Kyra Bestari leaned over the tank rim while clutching the sea snail. Dipping her hand beneath the water’s surface, she extended the offering toward the small shark pup slowly approaching. Gently, it snatched the snail and darted in a blur into a deeper corner of the tank. As a “shark nanny,” Kyra feeds and cares for Indo-Pacific leopard shark pups for Misool Foundation, a new WCN Conservation Partner. Misool Foundation manages a nursery for these sharks, which are part of a first-of-its-kind reintroduction project led by ReShark that will restore the species to one of its historic marine ecosystems in Indonesia’s Raja Ampat archipelago.

Kyra Bestari caring for a leopard shark pup in Misool Foundation’s nursery.

ReShark is an international collective of over 90 conservation organizations, government agencies, and aquariums dedicated to reintroducing endangered sharks to the wild. Indo-Pacific leopard sharks are functionally extinct in Raja Ampat due to years of intensive shark finning. However, Misool Foundation has spent over a decade contributing to the creation of a network of marine protected areas in the archipelago, including Misool Marine Reserve and the Raja Ampat Shark and Ray Sanctuary. They have also helped protect the archipelago’s colorful coral reef ecosystems, work that is now dovetailing into the rewilding of larger species, like leopard sharks, which couldn’t return here without this reintroduction project.

raja ampat

Indonesia’s Raja Ampat archipelago.

With shark finning now eliminated in the region, Raja Ampat is the perfect location to reintroduce the sharks. It begins in ReShark’s partner aquariums, where eggs are collected from captive leopard sharks that are genetically compatible with the Indonesian subpopulation. These eggs are carefully transported to Misool Foundation’s nursery at Raja Ampat, where they are transferred to special tanks and monitored by marine scientists like Kyra. For months, Kyra and fellow “shark nannies” record the eggs’ development, and once they hatch, they look after the newborn sharks and feed them snails. When the pups reach a suitable size and weight, Kyra transfers them to a special open water pen so they can acclimate to their new habitat and learn to live wild. She continues to monitor them there, regularly diving into the sea pen to feed the young sharks that she’s raised like her own.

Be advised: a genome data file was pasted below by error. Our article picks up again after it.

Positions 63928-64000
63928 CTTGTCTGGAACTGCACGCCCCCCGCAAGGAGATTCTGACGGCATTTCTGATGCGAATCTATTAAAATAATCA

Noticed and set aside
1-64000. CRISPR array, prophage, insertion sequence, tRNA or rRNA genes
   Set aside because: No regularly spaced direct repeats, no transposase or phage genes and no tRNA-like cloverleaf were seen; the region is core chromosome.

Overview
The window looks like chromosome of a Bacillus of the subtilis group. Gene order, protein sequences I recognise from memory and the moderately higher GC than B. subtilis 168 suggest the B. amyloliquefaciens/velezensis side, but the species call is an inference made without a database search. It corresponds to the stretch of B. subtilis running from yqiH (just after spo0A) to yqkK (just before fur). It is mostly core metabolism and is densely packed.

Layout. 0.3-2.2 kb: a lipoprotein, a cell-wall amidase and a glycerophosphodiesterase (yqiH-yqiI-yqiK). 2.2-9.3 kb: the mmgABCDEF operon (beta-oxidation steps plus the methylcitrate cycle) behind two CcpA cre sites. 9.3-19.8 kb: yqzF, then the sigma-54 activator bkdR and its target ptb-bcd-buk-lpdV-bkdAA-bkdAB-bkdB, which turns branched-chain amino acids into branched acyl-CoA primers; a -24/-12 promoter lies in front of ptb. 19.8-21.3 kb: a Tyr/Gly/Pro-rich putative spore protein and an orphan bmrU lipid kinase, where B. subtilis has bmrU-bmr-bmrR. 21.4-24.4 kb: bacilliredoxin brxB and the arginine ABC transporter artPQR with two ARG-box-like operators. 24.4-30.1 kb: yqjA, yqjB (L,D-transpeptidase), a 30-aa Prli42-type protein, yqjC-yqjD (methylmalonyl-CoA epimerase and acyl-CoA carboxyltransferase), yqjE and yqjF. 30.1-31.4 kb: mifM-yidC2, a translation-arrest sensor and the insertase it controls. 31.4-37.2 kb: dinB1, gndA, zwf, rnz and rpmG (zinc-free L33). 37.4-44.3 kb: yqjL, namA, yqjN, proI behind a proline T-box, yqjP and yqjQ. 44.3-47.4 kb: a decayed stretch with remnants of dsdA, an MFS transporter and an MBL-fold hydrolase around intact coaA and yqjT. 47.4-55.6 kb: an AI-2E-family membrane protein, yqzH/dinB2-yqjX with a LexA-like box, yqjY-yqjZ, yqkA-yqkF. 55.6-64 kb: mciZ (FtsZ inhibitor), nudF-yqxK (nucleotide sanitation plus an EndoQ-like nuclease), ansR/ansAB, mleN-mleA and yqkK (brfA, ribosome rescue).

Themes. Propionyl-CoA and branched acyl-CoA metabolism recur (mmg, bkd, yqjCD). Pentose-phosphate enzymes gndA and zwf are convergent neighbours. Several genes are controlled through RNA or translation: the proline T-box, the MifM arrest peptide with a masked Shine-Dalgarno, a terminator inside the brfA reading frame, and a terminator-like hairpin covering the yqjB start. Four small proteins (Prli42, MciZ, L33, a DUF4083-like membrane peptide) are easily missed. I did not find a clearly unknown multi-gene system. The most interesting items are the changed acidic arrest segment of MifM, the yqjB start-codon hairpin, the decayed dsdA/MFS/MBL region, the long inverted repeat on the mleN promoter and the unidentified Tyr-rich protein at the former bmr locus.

leopard shark egg

A leopard shark egg being examined.

When a leopard shark is ready to be released, Kyra attaches a small acoustic tag so her team can track its movements in the wild. Misool Marine Reserve is protected by rangers, so the sharks that Kyra has spent so long nurturing will be safe from fishers. The team released their first leopard shark, Mali, in July 2023, and plans to soon release 10 more that Kyra and her colleagues have reared in their nursery. The goal is to hatch and release 500 leopard sharks over the next 5-10 years to create a self-sustaining population in Raja Ampat, and to replicate this project with other endangered shark species.

leopard shark misool foundation

A young leopard shark being fed in an open water pen prior to release.

Although Kyra will miss her sharks on the day they swim away, she’s thrilled to know that she and Misool Foundation are part of a powerful international effort to return leopard sharks to Raja Ampat for good, and that her efforts helped prepare them to swim free.

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Journalist specialized in online marketing as Social Media Manager. I help professionals and companies to become more Internet and online reputation, which allows to give life to the Social Media Strategies defined for the Company, and thus immortalize brands, products and services. I have participated as an exhibitor in various forums nationally and internationally, I am the author of several articles in digital magazines and Blogs.


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